Beyond Meat (BYND) may have just spooked investors.
All after the company priced a secondary offering at $160 a share. The company said it wants to raise $40 million to expand its manufacturing to keep pace with product demand.
After all, it could use the money. Even though sales are soaring as consumers turn to meat substitutes, it’s losing money. Revenues hit $67.3 million in the second quarter, up from $17.4 million year over year. However, the company did lose $9.4 million during the last quarter, more than the $7.4 million it posted a year earlier.
At the same time, valuation seems to be a concern.
Bernstein analysts note the firm is “on the sidelines as valuation appears stretched,” as quoted by Fortune, “implying limited upside potential from a valuation perspective.” The firm also wonders if Beyond “can continue to deliver positive news that surprises to the upside.”
The stock also trades at 65x sales, and 33x book value.
The other concern is that BYND is facing big headwinds from competition.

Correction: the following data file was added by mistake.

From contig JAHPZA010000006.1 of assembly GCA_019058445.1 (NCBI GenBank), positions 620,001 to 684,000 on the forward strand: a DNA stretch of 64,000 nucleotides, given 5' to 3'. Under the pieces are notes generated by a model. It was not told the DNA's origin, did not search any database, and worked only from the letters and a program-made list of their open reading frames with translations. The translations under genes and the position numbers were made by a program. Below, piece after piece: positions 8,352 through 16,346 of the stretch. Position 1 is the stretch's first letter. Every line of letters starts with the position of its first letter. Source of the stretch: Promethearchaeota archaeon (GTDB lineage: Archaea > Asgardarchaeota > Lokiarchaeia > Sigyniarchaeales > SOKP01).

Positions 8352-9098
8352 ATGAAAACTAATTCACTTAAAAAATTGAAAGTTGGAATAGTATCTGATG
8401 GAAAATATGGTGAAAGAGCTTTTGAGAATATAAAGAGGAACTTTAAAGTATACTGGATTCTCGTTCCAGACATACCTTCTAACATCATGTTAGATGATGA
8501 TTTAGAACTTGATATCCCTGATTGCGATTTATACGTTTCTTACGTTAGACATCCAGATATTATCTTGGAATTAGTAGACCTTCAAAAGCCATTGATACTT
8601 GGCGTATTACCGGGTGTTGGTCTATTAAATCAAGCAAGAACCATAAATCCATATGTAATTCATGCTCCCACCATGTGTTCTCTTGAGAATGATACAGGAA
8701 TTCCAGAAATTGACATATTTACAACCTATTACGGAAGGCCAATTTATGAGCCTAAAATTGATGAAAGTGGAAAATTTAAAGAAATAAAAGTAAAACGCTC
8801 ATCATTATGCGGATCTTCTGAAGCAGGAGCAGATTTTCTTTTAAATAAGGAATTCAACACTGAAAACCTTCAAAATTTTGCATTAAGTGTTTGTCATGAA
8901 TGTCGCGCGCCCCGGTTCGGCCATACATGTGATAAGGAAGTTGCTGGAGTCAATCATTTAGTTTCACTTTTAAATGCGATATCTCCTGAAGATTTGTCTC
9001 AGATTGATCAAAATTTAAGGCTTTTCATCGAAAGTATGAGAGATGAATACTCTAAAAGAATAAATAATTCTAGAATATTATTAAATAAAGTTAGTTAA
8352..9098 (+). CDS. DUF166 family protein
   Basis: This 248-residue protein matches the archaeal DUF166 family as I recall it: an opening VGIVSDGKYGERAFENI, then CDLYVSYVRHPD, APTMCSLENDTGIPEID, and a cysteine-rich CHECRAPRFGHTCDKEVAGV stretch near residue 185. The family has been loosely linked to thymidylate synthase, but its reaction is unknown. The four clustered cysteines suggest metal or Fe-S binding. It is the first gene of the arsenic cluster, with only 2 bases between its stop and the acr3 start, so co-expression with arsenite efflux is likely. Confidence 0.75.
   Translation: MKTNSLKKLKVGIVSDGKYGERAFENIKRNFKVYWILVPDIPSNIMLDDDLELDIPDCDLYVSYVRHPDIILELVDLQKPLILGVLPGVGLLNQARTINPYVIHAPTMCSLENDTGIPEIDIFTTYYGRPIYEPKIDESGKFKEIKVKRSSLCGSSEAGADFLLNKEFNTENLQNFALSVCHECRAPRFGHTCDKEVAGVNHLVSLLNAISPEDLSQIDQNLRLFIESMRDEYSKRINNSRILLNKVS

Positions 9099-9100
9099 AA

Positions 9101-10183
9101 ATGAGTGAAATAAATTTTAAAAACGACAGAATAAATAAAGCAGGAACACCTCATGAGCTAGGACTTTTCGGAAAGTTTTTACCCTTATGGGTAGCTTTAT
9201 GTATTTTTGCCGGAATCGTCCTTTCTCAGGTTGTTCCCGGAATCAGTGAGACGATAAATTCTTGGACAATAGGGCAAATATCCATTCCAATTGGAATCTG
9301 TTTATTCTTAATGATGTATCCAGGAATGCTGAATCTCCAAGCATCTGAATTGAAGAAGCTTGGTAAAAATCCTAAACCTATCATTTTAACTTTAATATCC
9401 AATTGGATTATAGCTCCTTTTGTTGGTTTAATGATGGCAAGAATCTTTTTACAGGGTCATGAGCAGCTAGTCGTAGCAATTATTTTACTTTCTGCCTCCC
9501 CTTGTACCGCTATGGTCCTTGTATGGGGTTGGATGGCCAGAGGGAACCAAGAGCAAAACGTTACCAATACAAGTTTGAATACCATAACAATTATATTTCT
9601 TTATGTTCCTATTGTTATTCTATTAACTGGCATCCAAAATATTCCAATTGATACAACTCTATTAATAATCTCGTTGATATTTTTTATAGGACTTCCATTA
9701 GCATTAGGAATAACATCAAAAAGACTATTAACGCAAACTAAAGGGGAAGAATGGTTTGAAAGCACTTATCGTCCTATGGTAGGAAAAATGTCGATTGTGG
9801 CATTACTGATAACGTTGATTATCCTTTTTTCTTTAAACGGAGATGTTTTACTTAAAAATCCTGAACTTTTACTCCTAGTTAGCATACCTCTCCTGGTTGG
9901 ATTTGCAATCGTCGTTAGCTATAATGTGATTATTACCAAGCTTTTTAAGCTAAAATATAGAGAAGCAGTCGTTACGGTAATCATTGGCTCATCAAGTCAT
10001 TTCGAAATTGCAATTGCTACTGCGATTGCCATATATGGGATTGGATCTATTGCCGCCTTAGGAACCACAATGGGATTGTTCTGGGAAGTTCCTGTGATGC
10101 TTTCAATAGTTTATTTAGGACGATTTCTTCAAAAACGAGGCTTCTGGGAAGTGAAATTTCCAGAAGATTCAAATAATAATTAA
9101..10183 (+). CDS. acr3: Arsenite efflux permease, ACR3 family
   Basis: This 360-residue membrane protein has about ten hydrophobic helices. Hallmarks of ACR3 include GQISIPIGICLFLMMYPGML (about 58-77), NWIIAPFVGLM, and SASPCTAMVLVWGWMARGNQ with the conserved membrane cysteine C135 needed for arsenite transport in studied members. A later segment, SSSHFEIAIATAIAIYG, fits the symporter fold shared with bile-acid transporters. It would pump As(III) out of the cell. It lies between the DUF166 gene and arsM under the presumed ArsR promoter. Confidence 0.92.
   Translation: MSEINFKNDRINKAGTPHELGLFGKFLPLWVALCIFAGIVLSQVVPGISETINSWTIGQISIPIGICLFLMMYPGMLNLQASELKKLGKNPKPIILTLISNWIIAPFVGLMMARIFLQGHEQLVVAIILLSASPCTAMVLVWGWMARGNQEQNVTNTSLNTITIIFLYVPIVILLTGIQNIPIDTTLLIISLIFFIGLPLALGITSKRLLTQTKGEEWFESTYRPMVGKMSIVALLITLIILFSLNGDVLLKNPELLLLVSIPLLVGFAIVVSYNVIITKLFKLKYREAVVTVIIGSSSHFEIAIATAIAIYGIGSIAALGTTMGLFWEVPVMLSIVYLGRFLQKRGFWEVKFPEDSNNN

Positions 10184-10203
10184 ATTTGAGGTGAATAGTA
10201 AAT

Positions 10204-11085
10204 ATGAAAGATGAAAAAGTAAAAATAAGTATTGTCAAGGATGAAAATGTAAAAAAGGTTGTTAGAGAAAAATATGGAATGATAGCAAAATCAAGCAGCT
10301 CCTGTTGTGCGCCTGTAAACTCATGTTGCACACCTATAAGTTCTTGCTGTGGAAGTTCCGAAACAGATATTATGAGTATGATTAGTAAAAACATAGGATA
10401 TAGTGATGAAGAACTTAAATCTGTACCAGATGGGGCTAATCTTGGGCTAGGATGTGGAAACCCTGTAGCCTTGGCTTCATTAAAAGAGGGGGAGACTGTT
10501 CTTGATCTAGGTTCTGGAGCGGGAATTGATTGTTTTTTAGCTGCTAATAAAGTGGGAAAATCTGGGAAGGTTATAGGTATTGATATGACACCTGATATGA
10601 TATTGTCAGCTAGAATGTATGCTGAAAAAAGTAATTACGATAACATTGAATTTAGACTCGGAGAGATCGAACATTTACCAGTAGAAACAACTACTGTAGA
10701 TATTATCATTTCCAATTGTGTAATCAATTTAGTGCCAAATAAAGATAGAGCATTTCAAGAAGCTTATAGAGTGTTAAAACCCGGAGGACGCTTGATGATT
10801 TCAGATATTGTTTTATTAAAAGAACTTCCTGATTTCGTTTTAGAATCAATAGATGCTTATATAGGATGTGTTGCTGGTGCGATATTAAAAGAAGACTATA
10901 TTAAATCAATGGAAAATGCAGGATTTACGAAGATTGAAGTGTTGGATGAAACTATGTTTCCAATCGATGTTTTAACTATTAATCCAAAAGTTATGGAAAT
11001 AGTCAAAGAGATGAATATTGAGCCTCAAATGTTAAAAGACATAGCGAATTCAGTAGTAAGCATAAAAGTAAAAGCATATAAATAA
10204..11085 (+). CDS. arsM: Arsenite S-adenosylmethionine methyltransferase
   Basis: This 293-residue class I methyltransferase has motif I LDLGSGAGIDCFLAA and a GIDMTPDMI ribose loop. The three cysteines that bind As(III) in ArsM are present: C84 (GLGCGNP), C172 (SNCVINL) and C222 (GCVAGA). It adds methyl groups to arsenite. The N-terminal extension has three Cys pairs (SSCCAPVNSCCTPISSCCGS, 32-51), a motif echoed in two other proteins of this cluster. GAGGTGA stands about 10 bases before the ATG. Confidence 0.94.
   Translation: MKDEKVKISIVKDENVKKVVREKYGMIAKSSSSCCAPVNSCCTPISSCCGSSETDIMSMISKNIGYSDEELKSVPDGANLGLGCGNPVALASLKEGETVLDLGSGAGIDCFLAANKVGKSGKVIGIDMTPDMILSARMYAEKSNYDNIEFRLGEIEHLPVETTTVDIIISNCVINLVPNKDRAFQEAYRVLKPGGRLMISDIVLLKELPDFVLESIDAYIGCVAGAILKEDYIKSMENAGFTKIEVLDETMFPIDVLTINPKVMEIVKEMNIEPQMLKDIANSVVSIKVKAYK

Tyson Foods is entering the meatless market through its new brand, Raised & Rooted. Nestle is launching a plant-based burger in Fall 2019 with its Awesome Burger being made available at grocery stores, restaurants, and schools. Burger King just rolled out its Impossible Whopper. McDonald’s is selling veggie burgers in Germany.
Now, the Impossible Burger, which was only available in restaurants could be making its way to U.S. grocery store shelves, too. Plus, the U.S. FDA just amended its rules to call the use of soy leghemoglobin safe as a color additive in imitation beef, clearing a key hurdle in the company’s push to sell raw product inside grocery stores, as reported by Bloomberg. The company also signed an agreement with global food producer, OSI Group to expand production.
That increased competition coupled with a stretched valuation could be a warning sign.